Covid-19 update London-based courses to return this autumn, with safety still our top concern – find out more here.

09 July 2020

Philippa Swan: ‘Write about something that intrigues or confuses you’

Philippa Swan, author
by Katie Smart Author Interviews, From Our Students, Writing Tips

Philippa Swan was a student on our inaugural six-week online Edit & Pitch Your Novel course in 2017. Her debut novel The Night of All Souls was published earlier this year by Penguin Random House New Zealand.

Read on to find out about Philippa’s time studying online with CBC and the inspiration behind her debut novel

You took our inaugural Edit & Pitch Your Novel course in 2017 – what was your experience of studying online with us?

When this course first became available it was perfect timing. I had been working on my manuscript for many years and tied myself up in knots! The course provided a framework for re–evaluating my work in a clear, methodical way. And it was great to receive feedback – everyone was so thoughtful and generous in their responses.

The synopsis–writing section was invaluable, forcing me to crystallise my vision of the novel. Unfortunately I discovered my vision was distressingly murky! This became the basis of a re-write. I pitched my novel to Clare Conville at C&W literary agents and received a very encouraging response, but it was apparent I still had work to do. 

Your debut novel The Night of All Souls is out now from Penguin Random House New Zealand. How did you feel when you found out that you were going to be a published novelist?

Overwhelming relief that I hadn’t wasted many years of my life! Excitement that I could now legitimately start work on another novel. And more relief that I needn’t resort to Plan B (there was never a Plan B!).

Thankfully I didn’t get too excited about book launches and publicity. My novel was released during lockdown and it’s been really difficult. I’m still hoping for a book launch one day …

Can you tell us a bit about The Night of All Souls and the inspiration behind it?

As a fan of American writer Edith Wharton, I’m always surprised at how forgotten she is. And reading her biography, I was amazed to discover she had a rich and complex life. This was the story I wanted to tell.

In my novel, Edith Wharton is variously reimagined – as a host in the afterlife, a historical figure in a modern novella, and as an elusive presence in the pages of her own writing. It’s a story of two worlds: the secretive life of a past novelist and the contemporary pursuit of fame.

Summoned to a room in the afterlife, Edith finds the manuscript of a new novella inspired by her life. A letter from her one–time editor advises Edith to consider carefully whether to destroy the work or allow publication. This is a chance to correct her image of haughtiness and privilege, and reignite interest in her writing. But modern fame will come at a high price, exposing secrets she carefully concealed during her lifetime. Edith is haunted by the words, The letters survive, and everything survives.  

What does a typical writing day look like for you?

Most days start with me doing everything I can to avoid work! I’ve developed a few strategies. Usually I start with some editing or research. This should get me going – but not always. Sometimes I use the Pomodoro technique (which basically involves an egg timer – try Googling it). If things still aren’t going to plan I activate an app on my computer blocking access to pre–specified websites (I use SelfControl). A typical day usually involves multiple cups of tea and several trips to the washing line.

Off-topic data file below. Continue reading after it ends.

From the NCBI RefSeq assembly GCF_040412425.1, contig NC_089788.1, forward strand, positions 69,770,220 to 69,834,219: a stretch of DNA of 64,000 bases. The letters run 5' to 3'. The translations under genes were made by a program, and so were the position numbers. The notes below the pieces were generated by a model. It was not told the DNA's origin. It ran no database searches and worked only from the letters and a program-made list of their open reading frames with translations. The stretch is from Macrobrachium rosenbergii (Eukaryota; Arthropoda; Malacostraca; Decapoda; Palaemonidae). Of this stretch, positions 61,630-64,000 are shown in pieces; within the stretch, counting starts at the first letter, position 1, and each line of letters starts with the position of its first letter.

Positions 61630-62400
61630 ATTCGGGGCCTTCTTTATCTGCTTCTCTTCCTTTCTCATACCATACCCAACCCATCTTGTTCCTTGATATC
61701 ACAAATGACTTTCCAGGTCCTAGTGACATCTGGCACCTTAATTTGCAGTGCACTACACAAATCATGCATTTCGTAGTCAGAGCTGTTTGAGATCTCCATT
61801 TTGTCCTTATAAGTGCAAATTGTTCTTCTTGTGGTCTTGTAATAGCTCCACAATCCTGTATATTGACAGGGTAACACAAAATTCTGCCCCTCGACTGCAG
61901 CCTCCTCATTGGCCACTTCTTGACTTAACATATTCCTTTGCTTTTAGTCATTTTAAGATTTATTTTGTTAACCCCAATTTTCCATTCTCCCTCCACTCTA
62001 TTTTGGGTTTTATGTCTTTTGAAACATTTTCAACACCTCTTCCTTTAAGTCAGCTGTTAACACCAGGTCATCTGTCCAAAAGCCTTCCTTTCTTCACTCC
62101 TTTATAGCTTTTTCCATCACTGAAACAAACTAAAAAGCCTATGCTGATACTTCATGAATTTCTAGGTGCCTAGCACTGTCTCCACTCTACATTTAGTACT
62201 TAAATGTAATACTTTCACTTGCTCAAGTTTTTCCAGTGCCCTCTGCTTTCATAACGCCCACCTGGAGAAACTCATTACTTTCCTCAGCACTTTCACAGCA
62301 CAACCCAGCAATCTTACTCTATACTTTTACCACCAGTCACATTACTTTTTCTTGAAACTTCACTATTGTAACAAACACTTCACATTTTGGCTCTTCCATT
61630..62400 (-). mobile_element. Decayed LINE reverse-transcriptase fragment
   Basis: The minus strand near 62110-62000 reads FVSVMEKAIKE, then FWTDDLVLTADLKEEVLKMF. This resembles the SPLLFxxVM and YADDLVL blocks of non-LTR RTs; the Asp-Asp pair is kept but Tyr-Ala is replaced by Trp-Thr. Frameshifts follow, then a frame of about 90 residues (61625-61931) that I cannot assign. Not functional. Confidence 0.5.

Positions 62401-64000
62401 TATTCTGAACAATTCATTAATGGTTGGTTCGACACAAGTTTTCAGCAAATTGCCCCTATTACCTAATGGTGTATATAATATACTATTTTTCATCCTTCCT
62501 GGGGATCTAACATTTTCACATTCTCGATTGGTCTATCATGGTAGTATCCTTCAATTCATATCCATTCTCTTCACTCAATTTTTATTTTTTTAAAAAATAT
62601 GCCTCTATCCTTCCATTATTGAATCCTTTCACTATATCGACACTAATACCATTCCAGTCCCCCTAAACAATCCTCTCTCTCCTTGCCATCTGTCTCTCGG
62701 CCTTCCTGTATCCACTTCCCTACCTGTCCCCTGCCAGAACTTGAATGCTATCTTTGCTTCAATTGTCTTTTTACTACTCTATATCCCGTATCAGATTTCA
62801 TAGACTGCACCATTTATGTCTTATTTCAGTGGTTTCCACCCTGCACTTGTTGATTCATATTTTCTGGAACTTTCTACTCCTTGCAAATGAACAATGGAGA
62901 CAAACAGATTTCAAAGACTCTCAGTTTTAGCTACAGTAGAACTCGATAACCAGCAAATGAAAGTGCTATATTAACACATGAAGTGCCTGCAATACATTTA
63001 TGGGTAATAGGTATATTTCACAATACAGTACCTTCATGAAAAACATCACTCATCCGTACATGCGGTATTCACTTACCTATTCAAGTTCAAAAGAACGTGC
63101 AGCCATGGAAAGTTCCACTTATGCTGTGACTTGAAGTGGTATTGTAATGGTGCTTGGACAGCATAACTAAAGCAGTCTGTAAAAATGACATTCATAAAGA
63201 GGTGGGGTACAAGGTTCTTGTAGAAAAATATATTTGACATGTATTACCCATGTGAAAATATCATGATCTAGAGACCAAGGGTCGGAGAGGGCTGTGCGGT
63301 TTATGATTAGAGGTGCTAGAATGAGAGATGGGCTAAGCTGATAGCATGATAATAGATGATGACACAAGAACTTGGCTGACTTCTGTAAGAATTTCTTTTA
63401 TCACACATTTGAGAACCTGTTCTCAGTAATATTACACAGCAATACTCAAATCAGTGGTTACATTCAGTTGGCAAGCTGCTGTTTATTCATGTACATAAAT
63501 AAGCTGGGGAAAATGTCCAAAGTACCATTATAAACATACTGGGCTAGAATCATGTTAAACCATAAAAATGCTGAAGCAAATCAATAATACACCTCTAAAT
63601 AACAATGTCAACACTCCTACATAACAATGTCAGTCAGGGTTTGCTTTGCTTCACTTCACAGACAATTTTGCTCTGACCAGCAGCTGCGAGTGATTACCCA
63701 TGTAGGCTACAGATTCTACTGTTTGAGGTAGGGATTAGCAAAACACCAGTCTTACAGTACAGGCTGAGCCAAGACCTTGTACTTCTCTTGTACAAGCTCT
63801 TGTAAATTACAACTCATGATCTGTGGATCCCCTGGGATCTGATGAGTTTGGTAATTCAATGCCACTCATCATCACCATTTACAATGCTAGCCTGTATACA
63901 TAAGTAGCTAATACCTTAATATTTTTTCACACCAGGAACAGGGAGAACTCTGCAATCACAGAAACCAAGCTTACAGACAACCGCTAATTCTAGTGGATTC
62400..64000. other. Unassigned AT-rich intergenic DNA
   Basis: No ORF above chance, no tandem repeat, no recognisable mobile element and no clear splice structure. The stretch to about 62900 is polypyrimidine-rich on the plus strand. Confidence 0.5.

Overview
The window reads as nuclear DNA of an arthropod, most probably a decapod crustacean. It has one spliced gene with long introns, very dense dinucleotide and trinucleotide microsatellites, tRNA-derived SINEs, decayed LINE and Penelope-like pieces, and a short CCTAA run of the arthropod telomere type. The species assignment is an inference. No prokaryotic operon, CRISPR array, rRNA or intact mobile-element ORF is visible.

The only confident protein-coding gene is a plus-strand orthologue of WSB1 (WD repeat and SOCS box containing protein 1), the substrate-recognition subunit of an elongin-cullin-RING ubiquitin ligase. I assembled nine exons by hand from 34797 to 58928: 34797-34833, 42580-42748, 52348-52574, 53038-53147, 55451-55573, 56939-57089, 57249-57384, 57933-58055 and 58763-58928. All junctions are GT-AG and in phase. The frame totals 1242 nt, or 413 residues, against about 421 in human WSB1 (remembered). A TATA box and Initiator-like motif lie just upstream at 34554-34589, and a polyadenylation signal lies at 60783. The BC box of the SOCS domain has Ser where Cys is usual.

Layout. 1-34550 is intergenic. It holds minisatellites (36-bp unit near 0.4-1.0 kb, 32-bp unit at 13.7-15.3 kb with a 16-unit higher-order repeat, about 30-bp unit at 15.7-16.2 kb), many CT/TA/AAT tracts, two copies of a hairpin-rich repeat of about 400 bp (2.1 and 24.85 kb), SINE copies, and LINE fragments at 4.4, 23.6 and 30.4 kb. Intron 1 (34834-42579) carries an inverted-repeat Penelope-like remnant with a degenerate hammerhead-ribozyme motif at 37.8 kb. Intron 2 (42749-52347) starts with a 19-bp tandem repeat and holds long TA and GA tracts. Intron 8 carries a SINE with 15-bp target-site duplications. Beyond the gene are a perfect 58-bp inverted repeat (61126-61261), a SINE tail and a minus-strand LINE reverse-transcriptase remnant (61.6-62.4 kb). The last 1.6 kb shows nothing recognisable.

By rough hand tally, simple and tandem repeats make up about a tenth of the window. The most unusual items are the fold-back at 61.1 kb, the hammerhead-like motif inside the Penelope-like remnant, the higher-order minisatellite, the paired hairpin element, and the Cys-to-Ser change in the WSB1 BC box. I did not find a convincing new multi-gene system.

Do you have an advice for aspiring authors?

Write about something that intrigues or confuses you. Write about something you don’t understand. Writing will clarify your views on a subject – and the results might be surprising. Surprise is always good.

Don’t be polemic – always look for good on both sides. This will deepen and enrich your story and characters. Discover the voice and motivations of your less likeable characters. Jennifer Egan speaks about always giving her characters dignity, even when they hold views she finds abhorrent.

Obviously you must write about something you love. Don’t worry about the market or the next hot topic – if you don’t love what you write, no–one else will. And try writing a synopsis of your current work, it’s a brilliant way to clarify your thoughts. This is one of many tips I learned during the course. 

Finally, whats next for your writing journey?

Right now I’m working on my lockdown novel. It’s everything our current world is not – funny and energetic, and with a sense of optimism. It’s nostalgically set in the recent past – 2004 – when social media was new and exciting, and the world seemed full of promise. Sigh.

back to Blog

Our Courses


Writing a Romance Novel

16 Sep – 21 Oct
Sarah McIntyre and David O'Connell

Writing & Illustrating a Children’s Picture Book

24 Jun – 02 Sep
Starting to Write Your Novel

Starting to Write Your Novel

29 Jul – 09 Sep
Cathy Rentzenbrink

Writing Your Memoir – Three Months

20 Sep – 03 Jan
in london & on zoom

Writing Your Novel – Three Months

07 Sep – 14 Dec

Writing Your Novel – Three Months

06 Sep – 13 Dec
Colin Teevan, Screenwriter
in london & on zoom

Writing an Original TV Drama Serial

13 Sep – 31 Jan